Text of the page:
Video | Agriculture | Confidence | Economy | Energy | Employment | Finance | Media | Property | RBNZ | Science | SOEs | Tax | Technology | Telecoms | Tourism | Transport | Search

 


NZ dollar drops to six-day low as greenback strengthens

NZ dollar drops to six-day low as greenback strengthens on optimism about US economy, tapering

By Tina Morrison

Jan. 9 (BusinessDesk) – The New Zealand dollar dropped to a six-day low in the face of a stronger greenback following a better-than-expected employment report and after confirmation in the Federal Reserve minutes of its last meeting that it plans to continue tapering.

The kiwi slid as low as 82.47 US cents following the 8am release of the Fed minutes from its meeting last month. The local currency was at 82.86 cents immediately before the 8am release from 82.88 cents at 5pm yesterday.

The US dollar index, which measures the greenback against a basket of currencies, extended gains after the Fed minutes allayed fears there may have been dissent amongst officials about plans announced at the last meeting to pull back the central bank’s US$85 billion a month bond buying programme. Investors, buoyed by the earlier release of upbeat ADP employment data, then bought the greenback with more confidence.

“The markets were worried that there might be further conditionality and dissent in those minutes, but there wasn’t”, said Sam Tuck, senior FX strategist at ANZ New Zealand. “What we saw after that was a delayed reaction to the stronger ADP number.

“People had been putting off buying US dollars while those minutes were coming for fear that the minutes would negate some of the positive impact from the ADP and now that the minutes are in line with expectations and people can assume that the Fed, provided the US data continues on trend, will continue to taper, then they are more comfortable acting on the stronger data that occurred earlier in the night.”

The ADP Research Institute report showed US employers added 238,000 payrolls in December, the biggest monthly gain since November 2012 and ahead of expectations for an increase of 200,000.

That buoyed expectations for tomorrow’s release of the key US non-farm payrolls report, which is closely watched by the Fed.

“There’s an expectation that tomorrow’s non-farm payrolls release will be strong and show continued growth in the US economy,” said ANZ’s Tuck.

Today, the Bank of England the European Central Bank are expected to keep interest rates unchanged, although traders will be looking for the ECB to offer some hints of other measures it may take to further stimulate the region’s economy, Kymberly Martin, markets strategist at Bank of New Zealand, said in a note.

The New Zealand dollar pared gains against other currencies following the 8am release of the Fed minutes.

The kiwi dropped to 92.69 Australian cents at 9am in Wellington, from 92.88 cents at 5pm yesterday, fell to 60.80 euro cents from 60.83 cents, slipped to 50.19 British pence from 50.53 pence and weakened to 86.54 yen from 86.93 yen.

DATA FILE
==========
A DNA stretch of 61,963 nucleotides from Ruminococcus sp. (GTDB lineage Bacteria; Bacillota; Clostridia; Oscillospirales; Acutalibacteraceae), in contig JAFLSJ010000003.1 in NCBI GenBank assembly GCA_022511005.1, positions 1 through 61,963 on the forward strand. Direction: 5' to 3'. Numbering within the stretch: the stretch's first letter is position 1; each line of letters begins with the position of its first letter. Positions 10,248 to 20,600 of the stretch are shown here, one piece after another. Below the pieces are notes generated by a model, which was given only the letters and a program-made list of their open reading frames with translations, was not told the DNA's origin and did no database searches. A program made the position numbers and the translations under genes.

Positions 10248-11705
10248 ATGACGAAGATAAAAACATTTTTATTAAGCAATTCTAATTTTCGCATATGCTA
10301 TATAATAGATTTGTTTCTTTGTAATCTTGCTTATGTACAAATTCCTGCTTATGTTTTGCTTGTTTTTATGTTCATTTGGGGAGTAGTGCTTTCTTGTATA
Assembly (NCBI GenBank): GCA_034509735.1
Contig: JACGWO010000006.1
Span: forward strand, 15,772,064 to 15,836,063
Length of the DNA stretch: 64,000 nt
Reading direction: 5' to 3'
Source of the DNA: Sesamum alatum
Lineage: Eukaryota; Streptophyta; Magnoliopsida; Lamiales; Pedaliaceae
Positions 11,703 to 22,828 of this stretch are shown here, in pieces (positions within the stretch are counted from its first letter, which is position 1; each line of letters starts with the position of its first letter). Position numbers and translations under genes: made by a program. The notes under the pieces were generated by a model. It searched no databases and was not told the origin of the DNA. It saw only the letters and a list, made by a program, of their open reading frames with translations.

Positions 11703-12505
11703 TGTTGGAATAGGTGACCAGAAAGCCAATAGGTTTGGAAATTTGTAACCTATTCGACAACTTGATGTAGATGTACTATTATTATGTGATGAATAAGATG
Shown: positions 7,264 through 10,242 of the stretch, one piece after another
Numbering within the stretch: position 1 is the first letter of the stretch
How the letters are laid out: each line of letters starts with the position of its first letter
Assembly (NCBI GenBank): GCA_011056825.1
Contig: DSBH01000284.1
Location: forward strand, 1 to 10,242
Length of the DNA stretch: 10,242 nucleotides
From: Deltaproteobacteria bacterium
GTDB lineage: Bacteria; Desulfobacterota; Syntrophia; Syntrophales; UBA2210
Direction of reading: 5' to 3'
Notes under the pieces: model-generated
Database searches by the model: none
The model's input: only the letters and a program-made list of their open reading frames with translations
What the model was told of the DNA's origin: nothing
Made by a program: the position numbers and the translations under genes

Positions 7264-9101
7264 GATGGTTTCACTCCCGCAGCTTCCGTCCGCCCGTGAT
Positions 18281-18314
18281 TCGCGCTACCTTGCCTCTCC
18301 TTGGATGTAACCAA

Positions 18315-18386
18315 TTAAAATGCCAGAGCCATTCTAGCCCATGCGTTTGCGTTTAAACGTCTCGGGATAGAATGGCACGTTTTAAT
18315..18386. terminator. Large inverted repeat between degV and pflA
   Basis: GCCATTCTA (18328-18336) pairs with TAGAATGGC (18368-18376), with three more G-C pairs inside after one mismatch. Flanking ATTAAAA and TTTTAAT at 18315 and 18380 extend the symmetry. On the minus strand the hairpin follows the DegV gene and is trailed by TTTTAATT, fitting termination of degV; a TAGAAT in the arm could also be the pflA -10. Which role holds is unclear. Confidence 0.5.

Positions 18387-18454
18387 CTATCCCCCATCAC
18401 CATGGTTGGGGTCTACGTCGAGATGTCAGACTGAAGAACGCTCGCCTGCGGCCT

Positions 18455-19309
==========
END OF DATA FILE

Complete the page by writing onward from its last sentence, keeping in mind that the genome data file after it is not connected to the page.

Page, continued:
The trade-weighted index declined to 78.29 at 9am from 78.50 at 5pm yesterday.

(BusinessDesk)

© Scoop Media

 
 
 
 
 
Business Headlines | Sci-Tech Headlines

 

Scoop Business: NZ Dollar Falls To 3-Year Low As Investors Favour Greenback

The New Zealand dollar fell to its lowest in more than three years as investors sold euro and bought US dollars, weakening other currencies against the greenback. More>>

ALSO:

Scoop Business: NZ Govt Operating Deficit Smaller Than Expected

The New Zealand’s government’s operating deficit was smaller than expected in the first five months of the financial year as a clampdown on expenditure managed to offset a shortfall in the tax-take from last month’s forecast. More>>

ALSO:

0.8 Percent Annually:
NZ Inflation Falls Below RBNZ's Target

New Zealand's annual pace of inflation slowed to below the Reserve Bank's target band in the final three months of the year, giving governor Graeme Wheeler more room to keep the benchmark interest rate lower for longer.More>>

ALSO:

NASA, NOAA: Find 2014 Warmest Year In Modern Record

Since 1880, Earth’s average surface temperature has warmed by about 1.4 degrees Fahrenheit (0.8 degrees Celsius), a trend that is largely driven by the increase in carbon dioxide and other human emissions into the planet’s atmosphere. The majority of that warming has occurred in the past three decades. More>>

ALSO:

Scoop Business: New Zealand’s Reserve Bank Named Central Bank Of The Year

The Reserve Bank of New Zealand’s efforts to stifle house price inflation by using new policy tools has seen the institution named Central Bank of the year by Central Banking Publications, a publisher specialising in global central banking practice. More>>

ALSO:

Science Media Centre: Viral Science And Another 'Big Dry'?

"Potentially, if there is no significant rainfall for the next month or so, we could be heading into one of the worst nation-wide droughts we’ve seen for some time," warns NIWA principal climate scientist Dr Andrew Tait. More>>

ALSO:

Get More From Scoop

 
 
Standards New Zealand

Standards New Zealand
 
 
 
 
 
 
 
 
Business
Search Scoop  
 
 
Powered by Vodafone
NZ independent news